The ambitious project of digitally mapping properties and underground utilities in the city has taken a major hit. The Brihanmumbai Municipal Corporation (BMC), which had undertaken the project, has now cancelled tenders that were invited for conducting field surveys to collect data for the project.
The project, which involves the comparison of data collected through field surveys with existing records and data procured using global positioning system (GPS), is aimed at creating an integrated digital base map for Mumbai. The civic body has proposed to use this map as a reference for the city’s future development.
However, the project has now suffered a major setback as the tenders for conducting field survey, which were floated in January this year, have been cancelled after the lowest bid received was found to be way higher than the estimated cost.
“For the tenders to survey above ground properties and structures, the lowest bid quoted was Rs240 crore, whereas the estimated price is only Rs32 crore,” said joint municipal commissioner SS Shinde.
“Similarly, for surveys of underground utilities, the bids received were way higher than the estimated cost.”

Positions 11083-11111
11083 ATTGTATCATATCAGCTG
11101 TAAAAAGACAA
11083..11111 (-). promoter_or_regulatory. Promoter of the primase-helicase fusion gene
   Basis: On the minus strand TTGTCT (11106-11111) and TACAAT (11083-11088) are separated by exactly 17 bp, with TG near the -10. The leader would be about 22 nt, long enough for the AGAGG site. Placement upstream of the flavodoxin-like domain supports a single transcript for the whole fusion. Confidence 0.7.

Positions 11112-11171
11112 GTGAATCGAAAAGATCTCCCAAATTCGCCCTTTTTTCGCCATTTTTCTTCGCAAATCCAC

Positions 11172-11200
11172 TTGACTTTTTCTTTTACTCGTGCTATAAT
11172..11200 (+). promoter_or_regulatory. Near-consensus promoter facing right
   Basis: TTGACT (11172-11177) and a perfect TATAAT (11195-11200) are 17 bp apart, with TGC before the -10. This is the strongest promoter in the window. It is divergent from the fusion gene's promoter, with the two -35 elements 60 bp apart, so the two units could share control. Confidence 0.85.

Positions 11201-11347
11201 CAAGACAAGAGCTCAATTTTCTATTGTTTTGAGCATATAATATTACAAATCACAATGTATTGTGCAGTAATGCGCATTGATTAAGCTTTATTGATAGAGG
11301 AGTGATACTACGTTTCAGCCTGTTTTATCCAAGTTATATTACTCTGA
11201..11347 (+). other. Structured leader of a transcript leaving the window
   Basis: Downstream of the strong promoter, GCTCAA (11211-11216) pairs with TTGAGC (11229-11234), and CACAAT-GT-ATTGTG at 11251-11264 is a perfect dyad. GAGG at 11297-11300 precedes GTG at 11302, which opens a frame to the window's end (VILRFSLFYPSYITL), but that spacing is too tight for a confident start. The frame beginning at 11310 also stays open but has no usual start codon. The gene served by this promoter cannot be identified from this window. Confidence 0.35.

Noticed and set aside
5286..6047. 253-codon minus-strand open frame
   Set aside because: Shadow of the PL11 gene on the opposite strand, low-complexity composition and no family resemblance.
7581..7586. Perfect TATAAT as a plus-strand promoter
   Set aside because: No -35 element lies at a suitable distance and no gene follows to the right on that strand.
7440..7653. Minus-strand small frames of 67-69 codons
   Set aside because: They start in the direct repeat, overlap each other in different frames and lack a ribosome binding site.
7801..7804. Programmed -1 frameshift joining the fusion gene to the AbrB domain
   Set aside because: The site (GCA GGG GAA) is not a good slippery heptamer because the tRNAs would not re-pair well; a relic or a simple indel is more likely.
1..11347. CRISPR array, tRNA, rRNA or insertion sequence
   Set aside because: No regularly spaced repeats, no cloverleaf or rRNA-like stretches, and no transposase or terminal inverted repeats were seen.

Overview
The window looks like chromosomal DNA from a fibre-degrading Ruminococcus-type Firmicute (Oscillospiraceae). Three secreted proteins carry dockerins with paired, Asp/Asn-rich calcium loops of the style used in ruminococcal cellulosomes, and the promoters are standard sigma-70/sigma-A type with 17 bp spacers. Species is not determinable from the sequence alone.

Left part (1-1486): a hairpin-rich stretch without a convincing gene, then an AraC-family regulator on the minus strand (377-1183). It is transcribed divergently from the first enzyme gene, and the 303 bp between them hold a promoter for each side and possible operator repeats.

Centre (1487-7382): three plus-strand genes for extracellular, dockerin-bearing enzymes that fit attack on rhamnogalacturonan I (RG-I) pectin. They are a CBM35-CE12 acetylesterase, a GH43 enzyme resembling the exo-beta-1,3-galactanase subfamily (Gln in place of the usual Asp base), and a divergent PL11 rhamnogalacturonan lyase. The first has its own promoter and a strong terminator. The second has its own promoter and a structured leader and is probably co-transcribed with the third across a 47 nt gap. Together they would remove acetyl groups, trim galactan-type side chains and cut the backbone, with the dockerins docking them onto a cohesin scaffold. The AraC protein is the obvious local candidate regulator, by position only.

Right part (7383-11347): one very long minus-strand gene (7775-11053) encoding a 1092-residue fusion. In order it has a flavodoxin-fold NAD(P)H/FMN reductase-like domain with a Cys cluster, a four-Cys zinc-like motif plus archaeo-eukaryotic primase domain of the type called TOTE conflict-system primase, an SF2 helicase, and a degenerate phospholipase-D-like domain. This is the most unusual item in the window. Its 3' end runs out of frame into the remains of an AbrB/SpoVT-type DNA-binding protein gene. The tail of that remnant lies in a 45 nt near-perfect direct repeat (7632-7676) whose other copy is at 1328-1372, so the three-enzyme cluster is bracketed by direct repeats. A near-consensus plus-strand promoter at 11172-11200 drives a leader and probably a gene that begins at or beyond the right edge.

Senior officials from the corporation revealed that five parties had bid for the above ground project, while there were three bids for mapping the underground utilities.
Calling for the fresh tenders now means delaying the project, which was originally conceptualized four years ago. The BMC has only succeeded in preparing a base maps so far, with the National Informatic Centre (NIC) helping the civic body take 3D images and low-angle photographs of structures on the surface. The data was handed over last year by NIC to the BMC.
Also, the cash-strapped civic body has decided to dilute the original project plan to rein in the cost. A senior BMC official said the civic body had been decided to modify the data requirements as it will reduce the survey size and cut costs. There is a high possibility that the new tenders for underground mapping may be held back, added senior officials from the BMC. The confirmed that the civic body might take up the mapping of utilities at a later date.
The BMC, however, is keen to complete the mapping of properties as soon as possible because it is crucial for the revision in property tax regime. The civic body has plans to switch over from the presently used rateable value model - property tax is levied on the basis of assessment of the rent they would fetch at the time of purchase - to a capital value model. As per the capital value model, properties will be rated on market value and other user factors.